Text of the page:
Record label: Damien Rice with special guest: The Frames
Genre(s): Country Western
Tormented Soul, Tormented Audience
by: bill aicher
On his 2003 debut, Damien Rice delivered a collection of ten extremely heartfelt, low-key masterpieces. O managed to find its way on to a bevy of year-end top ten lists, including ours, even though it was an album to be taken in small doses; it was an album you could only listen to at certain times when you were emotionally prepared for it. Through its success, Damien Rice found himself nestled amongst the singer-songwriter crowd as one of its quietist, albeit respected voices.
Given his recent performance at Madison's Barrymore Theatre (his other recent performances tend to follow this same trend, I'm told), Rice's position may be in for quite a change. In what became the norm for the night, Rice nearly abandoned his "songwriter-lite" image by indulging in his recent notion that songs are much more meaningful when they end in screaming fits.
Songs like "The Blower's Daughter" and "Amie," both relatively lightweight but powerful fare from O, opened to tremendous response from the sold-out crowd. But as each of these songs (and every other one, for that matter) progressed, they built into full-blown fits of screams and ear-splitting guitar. This, along with an instance where the final lyrics from "The Blower's Daughter" were sampled, and then endlessly repeated, then sung over out of key, and sampled, and repeated, and were further joined by off-key noise from his guitar, and sampled, and turned up to painful volumes sent Rice into territory where the audience was noticeably turned off and confused. Whether it was equipment malfunction, or purposeful manipulation, or a combination of the two remains unknown. It was evident at this point, however, that Rice harbored some notion of himself as a damaged artist.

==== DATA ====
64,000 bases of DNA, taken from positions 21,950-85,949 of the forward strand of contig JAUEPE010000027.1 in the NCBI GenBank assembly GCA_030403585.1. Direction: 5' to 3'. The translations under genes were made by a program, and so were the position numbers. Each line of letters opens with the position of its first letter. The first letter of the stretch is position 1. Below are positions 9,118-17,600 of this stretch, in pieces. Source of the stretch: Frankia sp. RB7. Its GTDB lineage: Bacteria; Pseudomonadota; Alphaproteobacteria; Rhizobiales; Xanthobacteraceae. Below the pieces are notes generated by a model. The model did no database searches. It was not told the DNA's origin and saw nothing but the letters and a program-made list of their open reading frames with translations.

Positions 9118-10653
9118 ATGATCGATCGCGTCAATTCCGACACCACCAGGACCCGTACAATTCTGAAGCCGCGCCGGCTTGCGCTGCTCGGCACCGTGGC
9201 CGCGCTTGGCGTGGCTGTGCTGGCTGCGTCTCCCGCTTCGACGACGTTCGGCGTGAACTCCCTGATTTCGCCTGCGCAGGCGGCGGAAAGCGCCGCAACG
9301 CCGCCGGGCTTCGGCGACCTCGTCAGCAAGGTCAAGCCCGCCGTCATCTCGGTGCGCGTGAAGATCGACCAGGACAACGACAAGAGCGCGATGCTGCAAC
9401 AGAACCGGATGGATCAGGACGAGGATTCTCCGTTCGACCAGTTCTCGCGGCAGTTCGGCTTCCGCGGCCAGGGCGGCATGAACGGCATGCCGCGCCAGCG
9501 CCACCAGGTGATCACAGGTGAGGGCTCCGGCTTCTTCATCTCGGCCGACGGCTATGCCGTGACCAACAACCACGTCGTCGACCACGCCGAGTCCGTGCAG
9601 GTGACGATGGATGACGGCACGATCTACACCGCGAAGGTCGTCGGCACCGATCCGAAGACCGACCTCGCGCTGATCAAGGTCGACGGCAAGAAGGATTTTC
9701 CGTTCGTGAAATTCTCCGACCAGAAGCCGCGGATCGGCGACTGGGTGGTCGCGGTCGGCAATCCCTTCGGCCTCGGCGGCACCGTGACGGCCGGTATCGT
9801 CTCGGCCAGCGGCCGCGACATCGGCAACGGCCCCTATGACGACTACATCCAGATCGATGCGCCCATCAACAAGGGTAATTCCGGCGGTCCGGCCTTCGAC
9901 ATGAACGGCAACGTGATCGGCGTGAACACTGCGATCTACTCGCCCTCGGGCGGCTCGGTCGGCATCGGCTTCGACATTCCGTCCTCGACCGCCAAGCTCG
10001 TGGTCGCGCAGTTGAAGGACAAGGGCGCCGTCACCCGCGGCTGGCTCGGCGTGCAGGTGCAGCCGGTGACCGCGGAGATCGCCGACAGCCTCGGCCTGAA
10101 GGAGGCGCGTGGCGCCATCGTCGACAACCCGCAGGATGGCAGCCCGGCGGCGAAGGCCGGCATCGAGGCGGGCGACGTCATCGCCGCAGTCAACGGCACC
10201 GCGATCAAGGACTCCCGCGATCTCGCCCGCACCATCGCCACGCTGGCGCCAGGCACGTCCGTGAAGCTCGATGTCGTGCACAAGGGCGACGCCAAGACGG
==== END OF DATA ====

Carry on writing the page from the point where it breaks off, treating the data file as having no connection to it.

And honestly, it was around this part of the show (only about three songs in actually), that I began to question just what Rice was trying to accomplish and why I even bothered sticking around. Yet, after a remarkably odd experience with "Amie" where Rice felt it necessary to sit on the ground, look up to the sparkling lights on the ceiling (spotlight focuses on him) and contemplate whatever it was he was contemplating while doing some sort of synthesized space-ship landing sequence, it became evident that Rice is no longer in the same mindset he was in when he first recorded O.
Still, not all was disheartening on this Wednesday night. Lisa Hannigan's backing vocals were tremendously powerful (although it was clear even she had no idea how to respond to Rice's slow downward spiral from a drummer vs. guitar percussion contest that turned into an oddly pathetic beatboxing bout from Rice). Likewise, cellist Vivienne Long's playing was absolutely gorgeous, albeit outweighed and overwhelmed by Rice's "screamo" attitude.
Word on the street is that Rice's new work, set for possible release later this year, will involve much more of this new sound. If this is the case, an audience reaction closely follows what transpired this fateful evening, Rice may find himself a truly damaged artist, for then he will really know abandonment.